5. LOSING CONTROL OVER THE OUTSOURCED ACTIVITY. When the performance quality of an activity is low, managers are often tempted to outsource it. If poor performance is attributable to factors such as insufficient scale economies or a lack of expertise, outsourcing makes sense. If poor performance is attributable to poor management, outsourcing is not necessarily the right solution. When an activity is outsourced, it is crucial to retain a small group of managers to handle the vendor. These managers must be able to develop the strategy of the outsourced activity and keep it in alignment with the overall corporate strategy. While vendor management skills are very important, they must also be complemented with technical skills. If no one in the company is able to assess technological developments, outsourcing is bound to fail.
  6. OVERLOOKING THE HIDDEN COSTS OF OUTSOURCING. Outsourcing clients are generally confident that they can assess whether or not outsourcing results in cost savings. However. They are often overlook costs that can seriously threaten the viability of outsourcing efforts. Transaction cost economics (TCE) suggests two main types of outsourcing hidden costs. First, outsourcing vendor search and contracting costs. Search costs are the costs of gathering information to identify and assess suitable vendors. Contracting costs are the costs of negotiating and writing the outsourced contract. Second, outsourcing management costs: monitoring the agreement to ensure that vendors fulfill their contractual obligations, bargaining with vendors and sanctioning them when they do not perform according to the contract when unforeseen circumstances arise.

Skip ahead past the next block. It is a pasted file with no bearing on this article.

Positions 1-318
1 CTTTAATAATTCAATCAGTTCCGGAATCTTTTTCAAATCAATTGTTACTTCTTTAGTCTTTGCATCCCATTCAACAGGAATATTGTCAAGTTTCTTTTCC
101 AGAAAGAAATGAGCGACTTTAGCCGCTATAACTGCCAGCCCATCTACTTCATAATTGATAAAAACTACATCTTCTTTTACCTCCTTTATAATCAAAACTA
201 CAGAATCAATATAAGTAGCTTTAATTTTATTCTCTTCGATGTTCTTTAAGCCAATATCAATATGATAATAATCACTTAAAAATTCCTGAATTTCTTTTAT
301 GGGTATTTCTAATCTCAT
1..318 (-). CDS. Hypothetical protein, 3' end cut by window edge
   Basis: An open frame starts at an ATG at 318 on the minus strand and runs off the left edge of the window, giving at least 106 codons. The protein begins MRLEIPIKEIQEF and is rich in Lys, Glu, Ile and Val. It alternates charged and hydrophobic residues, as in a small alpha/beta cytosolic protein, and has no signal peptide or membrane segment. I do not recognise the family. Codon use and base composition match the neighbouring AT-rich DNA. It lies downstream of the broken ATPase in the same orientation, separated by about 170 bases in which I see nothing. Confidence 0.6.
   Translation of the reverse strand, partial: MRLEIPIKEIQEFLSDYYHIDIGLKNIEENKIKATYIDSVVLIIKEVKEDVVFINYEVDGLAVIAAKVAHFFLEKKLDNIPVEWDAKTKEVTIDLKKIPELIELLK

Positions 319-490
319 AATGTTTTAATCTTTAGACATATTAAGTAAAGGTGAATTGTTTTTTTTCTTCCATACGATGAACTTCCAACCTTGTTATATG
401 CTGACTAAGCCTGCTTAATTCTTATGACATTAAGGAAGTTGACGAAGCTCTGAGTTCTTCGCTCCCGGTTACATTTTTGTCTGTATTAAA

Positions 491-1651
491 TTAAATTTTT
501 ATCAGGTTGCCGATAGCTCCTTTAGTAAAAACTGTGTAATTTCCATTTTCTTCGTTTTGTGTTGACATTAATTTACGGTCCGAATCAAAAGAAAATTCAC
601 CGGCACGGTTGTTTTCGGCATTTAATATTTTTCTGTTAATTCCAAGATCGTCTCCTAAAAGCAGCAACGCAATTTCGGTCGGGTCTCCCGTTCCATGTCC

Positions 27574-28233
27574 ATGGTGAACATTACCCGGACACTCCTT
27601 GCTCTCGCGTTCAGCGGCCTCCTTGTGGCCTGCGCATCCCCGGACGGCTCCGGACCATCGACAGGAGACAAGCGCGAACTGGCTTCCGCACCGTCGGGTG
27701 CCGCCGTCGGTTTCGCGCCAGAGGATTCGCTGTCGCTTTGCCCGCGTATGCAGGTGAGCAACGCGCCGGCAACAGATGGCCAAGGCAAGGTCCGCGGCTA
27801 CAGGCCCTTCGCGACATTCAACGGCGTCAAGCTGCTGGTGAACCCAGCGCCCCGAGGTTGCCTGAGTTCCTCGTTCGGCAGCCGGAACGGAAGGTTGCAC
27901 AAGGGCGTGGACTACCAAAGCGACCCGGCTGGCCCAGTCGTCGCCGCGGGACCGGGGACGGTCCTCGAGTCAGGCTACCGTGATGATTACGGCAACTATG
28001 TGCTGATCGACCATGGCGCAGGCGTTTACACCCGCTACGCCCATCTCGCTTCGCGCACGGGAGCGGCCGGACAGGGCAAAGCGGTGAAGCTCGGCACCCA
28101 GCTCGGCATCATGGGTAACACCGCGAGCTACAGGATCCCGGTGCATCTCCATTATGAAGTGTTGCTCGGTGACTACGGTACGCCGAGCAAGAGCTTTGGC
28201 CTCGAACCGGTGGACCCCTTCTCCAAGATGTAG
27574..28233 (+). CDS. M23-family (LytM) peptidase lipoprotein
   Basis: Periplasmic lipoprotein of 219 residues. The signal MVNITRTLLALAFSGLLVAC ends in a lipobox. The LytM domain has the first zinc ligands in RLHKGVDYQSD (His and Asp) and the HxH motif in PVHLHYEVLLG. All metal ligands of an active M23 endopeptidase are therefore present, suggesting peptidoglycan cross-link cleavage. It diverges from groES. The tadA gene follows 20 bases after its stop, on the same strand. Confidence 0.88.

7. FAILING TO PLAN AN EXIT STRATEGY. Many managers are reluctant to anticipate the end of an outsourcing contract. Therefore, they often fail to plan an exit strategy (i.e., vendor switch or reintegration of an outsourced activity. Actually, outsourcing relationships can be viewed on a continuum. At one end are large-term relationships where investments specific to the relationships have been made by one or both partners. At the other end are market relationships where the client has a choice of many vendors and the ability to switch vendors with little cost and inconveniences. In this case, there is no real advantage in recontracting with the same vendor.

Oliver Schmid has extensive experience in offshore outsourcing to the Philippines, onshore outsourcing to Canada and domestic Outsourcing of matrix oriented call centers. He is also versified in outsourcing of data center operations and data center monitoring and support. In addition Oliver Schmid participated in various 3PL and Supply Chain outsourcing initiatives.